The Gazette decided not to inflict an April Fool story on readers this year - frankly, we couldn't think of anything more zany than some of the real news coming out these days. Others, however, were bolder - or more foolhardy. Car giant Volkswagen, for example, set out to refute the old slur about the German sense of humour with a little Aprilscherz: announcing that its American arm was to be renamed 'Voltswagen of America'. The idea was apparently to promote its switch to electric propulsion. 


VW discovers that lawyers don't necessarily have a sense of humour

Source: Jeff Blackler/REX Shutterstock

But words have consequences: the business press reported the story straight - sending VW shares on American markets soaring, only to slump as the abashed company withdrew the joke. The US Securities and Exchange Commission was among those not to see the funny side. Neither did London law firm Leigh Day, which is leading a group action in the UK on behalf of drivers who say they were mis-sold diesel cars.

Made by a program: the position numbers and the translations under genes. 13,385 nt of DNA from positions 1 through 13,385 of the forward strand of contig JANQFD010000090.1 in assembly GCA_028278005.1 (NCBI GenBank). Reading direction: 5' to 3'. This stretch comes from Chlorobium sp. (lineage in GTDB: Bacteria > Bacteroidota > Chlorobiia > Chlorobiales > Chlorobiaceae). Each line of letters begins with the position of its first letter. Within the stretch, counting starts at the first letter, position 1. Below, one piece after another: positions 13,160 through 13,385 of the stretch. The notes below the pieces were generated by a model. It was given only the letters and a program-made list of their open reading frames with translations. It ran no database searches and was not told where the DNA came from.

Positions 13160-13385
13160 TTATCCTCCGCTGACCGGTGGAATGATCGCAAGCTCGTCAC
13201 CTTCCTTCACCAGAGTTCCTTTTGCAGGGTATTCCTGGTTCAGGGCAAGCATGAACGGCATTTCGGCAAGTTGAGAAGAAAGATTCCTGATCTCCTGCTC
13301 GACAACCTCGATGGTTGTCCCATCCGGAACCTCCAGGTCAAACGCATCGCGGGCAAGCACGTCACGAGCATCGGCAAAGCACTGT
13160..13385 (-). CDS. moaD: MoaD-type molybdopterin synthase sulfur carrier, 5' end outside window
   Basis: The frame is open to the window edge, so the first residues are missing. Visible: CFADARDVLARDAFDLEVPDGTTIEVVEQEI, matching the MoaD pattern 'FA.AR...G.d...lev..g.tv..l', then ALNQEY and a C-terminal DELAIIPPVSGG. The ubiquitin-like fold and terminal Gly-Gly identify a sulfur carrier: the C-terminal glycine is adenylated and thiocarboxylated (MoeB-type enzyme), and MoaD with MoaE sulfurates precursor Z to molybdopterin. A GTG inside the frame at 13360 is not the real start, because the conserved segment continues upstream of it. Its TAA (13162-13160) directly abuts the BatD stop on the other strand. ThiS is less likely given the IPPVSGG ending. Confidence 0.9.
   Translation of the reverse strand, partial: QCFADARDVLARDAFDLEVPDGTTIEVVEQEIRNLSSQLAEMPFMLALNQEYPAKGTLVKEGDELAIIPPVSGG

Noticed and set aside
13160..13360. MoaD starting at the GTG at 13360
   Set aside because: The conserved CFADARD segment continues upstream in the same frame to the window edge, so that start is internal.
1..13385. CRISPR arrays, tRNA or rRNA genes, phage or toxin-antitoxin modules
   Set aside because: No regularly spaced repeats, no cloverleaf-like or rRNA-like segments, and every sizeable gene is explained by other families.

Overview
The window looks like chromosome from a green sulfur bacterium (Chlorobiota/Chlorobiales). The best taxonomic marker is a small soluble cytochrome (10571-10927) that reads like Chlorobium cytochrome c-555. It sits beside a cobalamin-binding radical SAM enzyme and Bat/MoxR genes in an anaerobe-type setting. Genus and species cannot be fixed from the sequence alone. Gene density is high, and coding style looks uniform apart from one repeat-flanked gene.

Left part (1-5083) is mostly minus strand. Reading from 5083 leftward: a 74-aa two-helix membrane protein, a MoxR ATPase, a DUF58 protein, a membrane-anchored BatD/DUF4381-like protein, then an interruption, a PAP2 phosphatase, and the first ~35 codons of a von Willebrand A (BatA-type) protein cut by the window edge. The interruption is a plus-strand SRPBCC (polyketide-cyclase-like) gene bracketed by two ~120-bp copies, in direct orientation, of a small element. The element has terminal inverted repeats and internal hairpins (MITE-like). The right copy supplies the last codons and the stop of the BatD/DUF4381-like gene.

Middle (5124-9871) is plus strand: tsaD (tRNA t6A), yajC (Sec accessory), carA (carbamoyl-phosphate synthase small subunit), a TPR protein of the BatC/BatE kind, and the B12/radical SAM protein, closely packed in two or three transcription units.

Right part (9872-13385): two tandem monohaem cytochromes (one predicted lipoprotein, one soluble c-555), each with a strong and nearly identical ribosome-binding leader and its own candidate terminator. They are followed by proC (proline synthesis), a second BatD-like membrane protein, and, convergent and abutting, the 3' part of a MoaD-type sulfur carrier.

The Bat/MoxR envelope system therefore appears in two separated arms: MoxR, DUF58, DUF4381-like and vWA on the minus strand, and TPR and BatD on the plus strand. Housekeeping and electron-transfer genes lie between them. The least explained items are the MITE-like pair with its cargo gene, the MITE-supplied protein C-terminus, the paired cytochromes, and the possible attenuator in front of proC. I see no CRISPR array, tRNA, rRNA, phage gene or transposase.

Partner Shazia Yamin said: 'I am stunned that Volkswagen have spent time and money on an April’s Fools prank, whilst leaving their UK customers high and dry with no settlement on what we believe is potentially one of the most expensive and extensive cases of mid-sold goods.'

Obiter has a tip for VW: if and when the Dieselgate case comes to court, best leave the clown masks and party-poppers at home.